Some homeowners say they've been through much worse storms and never had to worry like they do now.

Edinger says, "This house has been through the Hurricane of '44, the Storm of '62 and now we have a simple nor'easter and Strathmere's bracing for an emergency."

Township officials hope that the rocks at the end of Seaview Avenue which were not in place for last weekend's storm to stop the flooding will do the job this weekend, and tomorrow they're putting bigger rocks in place.

Some residents say it's reassuring to see Upper Township crews working to fortify the seawall, but they wish more could have been done sooner.

They never thought it would get to the point where they were constructing their own walls.

"Not exactly," says Cooper, "But we're lucky enough to have a beautiful home so you got to be here to protect it."

Strathmere Video & Point photo 10/21/08

This video and photo are from Christine Adams Grexa, her family owns a home on Neptune.

This photo is really upsetting. One of my favorite things is to drive into Strathmere from Ocean City. There's an area along the road between the fishing bridge and our bridge where the bushes are clear, probably exactly where this photo was taken. I just love catching a glimpse of the Point beach and the houses as I'm driving into town.
That water there now is just very scarey.


Cleve Bryan ( ) - 10/22/08 04:40 pm
Last Updated - 10/22/08 05:32 pm

UPPER TWP.- The rock piles keep growing along the ocean front in Strathmere, as Upper Township Public Works employees try to save property and roadways from the encroaching ocean.

Since Mayor Rich Palombo declared a local state of emergency Sunday, it's been a battle on two fronts: the pounding sea and New Jersey's complicated bureaucracy.

Palombo says after a long wait for beach replenishment money in the first place, the township is now looking for help while dropping about $400,000 for emergency rocks.

"I don't know that anybody, the DEP or anybody, knew that the erosion that took place in the past 2 or 3 weeks would have gotten us to this point," says Palombo.

According to Cape May County's Director of Emergency Management Frank McCall, it's going to be a big-ticket item to come up with a longer-term solution for this erosion problem.

McCall says it’s going to take a lot of effort from state and federal lawmakers to push for appropriations to get money in this area.

"This is a huge challenge for a tiny rural township to deal with," says Senator Jeff Van Drew (D-1).

Van Drew says he has been in contact today with the D.E.P., the State Office of Emergency Management and the Governor's Office to keep them informed on the extreme circumstances.

"We need technical expertise, we need some financial resources on the state owned property and we need the ability to get it all done which includes a limited state of emergency," says Van Drew.

It now a matter of time until the governor makes a decision whether or not to issue a limited state of emergency, which among other options could allow F.E.M.A. to pump in money.

With the tip of Strathmere in such a vulnerable state, the longer it takes, Palombo warns the more chance a major storm could wreak even more havoc here.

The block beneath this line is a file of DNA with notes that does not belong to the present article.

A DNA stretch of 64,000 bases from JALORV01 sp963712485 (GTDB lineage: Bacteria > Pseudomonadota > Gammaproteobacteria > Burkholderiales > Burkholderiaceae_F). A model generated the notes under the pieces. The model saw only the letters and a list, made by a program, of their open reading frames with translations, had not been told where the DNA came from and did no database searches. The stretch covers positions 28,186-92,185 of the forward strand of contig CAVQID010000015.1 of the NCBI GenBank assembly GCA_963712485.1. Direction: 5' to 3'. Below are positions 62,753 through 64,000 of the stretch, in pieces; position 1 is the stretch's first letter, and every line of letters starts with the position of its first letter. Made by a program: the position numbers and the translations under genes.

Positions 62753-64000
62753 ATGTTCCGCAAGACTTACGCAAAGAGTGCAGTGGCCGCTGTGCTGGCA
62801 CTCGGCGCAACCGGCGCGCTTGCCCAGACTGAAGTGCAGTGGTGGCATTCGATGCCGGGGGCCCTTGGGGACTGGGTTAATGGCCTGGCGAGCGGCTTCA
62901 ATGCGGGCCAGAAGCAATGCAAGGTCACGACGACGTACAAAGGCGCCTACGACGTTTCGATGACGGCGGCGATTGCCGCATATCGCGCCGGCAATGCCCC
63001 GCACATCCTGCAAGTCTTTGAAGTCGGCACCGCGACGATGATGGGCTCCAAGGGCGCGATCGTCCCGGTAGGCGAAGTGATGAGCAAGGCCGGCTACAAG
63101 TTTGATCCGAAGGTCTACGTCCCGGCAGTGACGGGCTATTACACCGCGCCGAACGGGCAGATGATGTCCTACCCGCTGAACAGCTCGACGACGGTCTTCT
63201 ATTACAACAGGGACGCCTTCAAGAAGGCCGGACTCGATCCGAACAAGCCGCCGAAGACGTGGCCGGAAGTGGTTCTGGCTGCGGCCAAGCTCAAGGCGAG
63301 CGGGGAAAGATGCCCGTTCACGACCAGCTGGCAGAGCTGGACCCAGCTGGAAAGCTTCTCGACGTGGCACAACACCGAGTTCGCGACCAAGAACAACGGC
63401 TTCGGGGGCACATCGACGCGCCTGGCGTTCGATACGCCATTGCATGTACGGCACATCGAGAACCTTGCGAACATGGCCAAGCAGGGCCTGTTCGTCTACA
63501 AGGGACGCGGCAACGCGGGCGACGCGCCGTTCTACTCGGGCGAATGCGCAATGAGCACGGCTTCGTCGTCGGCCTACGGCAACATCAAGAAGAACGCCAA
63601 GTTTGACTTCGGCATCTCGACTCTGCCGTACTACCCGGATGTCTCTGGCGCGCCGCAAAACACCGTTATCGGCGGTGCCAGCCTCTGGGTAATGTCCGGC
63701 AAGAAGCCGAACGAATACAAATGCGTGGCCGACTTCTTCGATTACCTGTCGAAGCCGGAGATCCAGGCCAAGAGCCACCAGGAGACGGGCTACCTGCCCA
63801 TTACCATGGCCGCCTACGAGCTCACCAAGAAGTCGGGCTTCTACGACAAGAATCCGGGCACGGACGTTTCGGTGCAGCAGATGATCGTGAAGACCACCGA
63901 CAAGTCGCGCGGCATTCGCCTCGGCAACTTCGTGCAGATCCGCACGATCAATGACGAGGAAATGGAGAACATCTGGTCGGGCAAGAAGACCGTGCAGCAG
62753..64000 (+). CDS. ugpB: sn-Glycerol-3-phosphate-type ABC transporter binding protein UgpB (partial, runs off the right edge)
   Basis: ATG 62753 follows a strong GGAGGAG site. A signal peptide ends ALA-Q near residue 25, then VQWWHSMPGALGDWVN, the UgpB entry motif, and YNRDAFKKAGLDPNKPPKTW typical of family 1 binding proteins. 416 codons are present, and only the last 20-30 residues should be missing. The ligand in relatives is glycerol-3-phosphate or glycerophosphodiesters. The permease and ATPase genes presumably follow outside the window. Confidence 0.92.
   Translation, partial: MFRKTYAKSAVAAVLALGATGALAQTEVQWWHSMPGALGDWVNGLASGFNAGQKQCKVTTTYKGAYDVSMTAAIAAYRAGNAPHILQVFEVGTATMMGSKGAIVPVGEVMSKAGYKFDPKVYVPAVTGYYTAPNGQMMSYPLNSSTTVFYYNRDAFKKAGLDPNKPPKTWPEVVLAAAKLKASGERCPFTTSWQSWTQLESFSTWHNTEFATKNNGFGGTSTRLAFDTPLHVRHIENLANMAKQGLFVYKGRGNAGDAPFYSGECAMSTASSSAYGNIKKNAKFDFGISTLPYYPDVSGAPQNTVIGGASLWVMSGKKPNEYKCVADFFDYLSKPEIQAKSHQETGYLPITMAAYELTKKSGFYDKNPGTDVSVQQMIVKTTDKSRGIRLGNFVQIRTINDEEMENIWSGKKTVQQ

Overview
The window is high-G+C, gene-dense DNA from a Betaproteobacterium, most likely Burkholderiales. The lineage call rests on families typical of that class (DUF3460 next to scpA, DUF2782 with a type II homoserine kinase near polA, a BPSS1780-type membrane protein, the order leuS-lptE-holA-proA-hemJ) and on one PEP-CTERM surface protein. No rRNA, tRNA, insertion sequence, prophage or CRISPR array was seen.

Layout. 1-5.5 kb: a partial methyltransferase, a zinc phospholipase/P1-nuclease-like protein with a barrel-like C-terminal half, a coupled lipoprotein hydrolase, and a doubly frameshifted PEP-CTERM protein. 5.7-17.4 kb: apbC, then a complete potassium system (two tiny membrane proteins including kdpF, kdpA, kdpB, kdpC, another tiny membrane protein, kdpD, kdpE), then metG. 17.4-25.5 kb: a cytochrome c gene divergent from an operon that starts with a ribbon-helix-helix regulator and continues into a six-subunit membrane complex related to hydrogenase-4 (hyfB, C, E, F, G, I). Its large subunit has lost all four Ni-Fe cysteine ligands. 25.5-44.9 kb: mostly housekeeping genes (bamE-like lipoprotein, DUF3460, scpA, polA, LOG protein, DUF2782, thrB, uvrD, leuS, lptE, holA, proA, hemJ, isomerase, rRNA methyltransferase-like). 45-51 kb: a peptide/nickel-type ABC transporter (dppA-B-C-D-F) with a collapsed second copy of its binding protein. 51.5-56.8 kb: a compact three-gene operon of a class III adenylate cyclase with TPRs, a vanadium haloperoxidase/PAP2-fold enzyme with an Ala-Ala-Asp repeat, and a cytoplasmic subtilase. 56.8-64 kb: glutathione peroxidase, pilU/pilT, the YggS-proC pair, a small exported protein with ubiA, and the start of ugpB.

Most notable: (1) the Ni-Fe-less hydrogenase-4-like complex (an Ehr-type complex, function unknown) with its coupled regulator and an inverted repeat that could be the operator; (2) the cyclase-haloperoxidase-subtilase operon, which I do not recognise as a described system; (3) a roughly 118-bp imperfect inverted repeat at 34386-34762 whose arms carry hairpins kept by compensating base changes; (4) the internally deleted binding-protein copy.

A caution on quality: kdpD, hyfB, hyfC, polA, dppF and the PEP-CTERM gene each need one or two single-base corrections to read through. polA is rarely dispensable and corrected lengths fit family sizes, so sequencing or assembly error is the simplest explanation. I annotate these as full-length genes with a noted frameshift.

Shore town braces for big weekend storm

Shore town braces for big weekend storm
By Jacqueline L. Urgo

Inquirer Staff Writer

STRATHMERE, N.J. - With a powerful storm in the Jersey Shore forecast this weekend, emergency reenforcement of a beach bulkhead will begin today in an area known as the Point, in the northern section of this Cape May County community.
Upper Township officials authorized $300,000 for the project Tuesday, saying they feared that oceanfront homes on the strand from Corson's Inlet State Park east and south to an area between Seaview and Seascape Avenues could suffer heavy damage and flooding from the storm, which could create abnormally high waves on Saturday and Sunday.

Last weekend, a "dry nor'easter" - with no rain but sustained winds of 25 m.p.h. - pushed similar waves onto Strathmere's beaches and caused tidal flooding. Ocean water overlapped bulkheads and flowed into the town's main street, Commonwealth Avenue.

"Seeing the erosion and damage that occurred without even having a real storm worries us as we head into actual storm season," Mayor Richard Palombo said, referring to the period between October and March. "We feel we have a responsibility to homeowners to react to this situation."

The Shore is in for heavy rain and gale-force winds, meteorologist Jim Eberwine of the National Weather Service in Mount Holly said last night. Though not a classic nor'easter, he said, the storm will test beaches.

By Saturday afternoon, waves that normally run two to three feet high in Strathmere will likely be six or seven feet, Eberwine predicted.

At high tide Saturday night and on Sunday, wind-driven waves off the ocean and inlet will combine with heavy rain. That could mean the water "won't have anywhere to go," leading to significant beach erosion and flooding, Eberwine said.

Late Saturday and Sunday in Strathmere, waves crashed over a $250,000 steel seawall privately paid for by beachfront property owners and finished in August. Tons of sand had been trucked in at the town's expense a few weeks ago to bolster the bulkhead.

But much of that gravel and sand washed away, causing some residents to question the steel structure's integrity.

A $3 million to $4 million beach-replenishment project partially funded by the state is scheduled to begin in January. But that may be too late, Palombo said.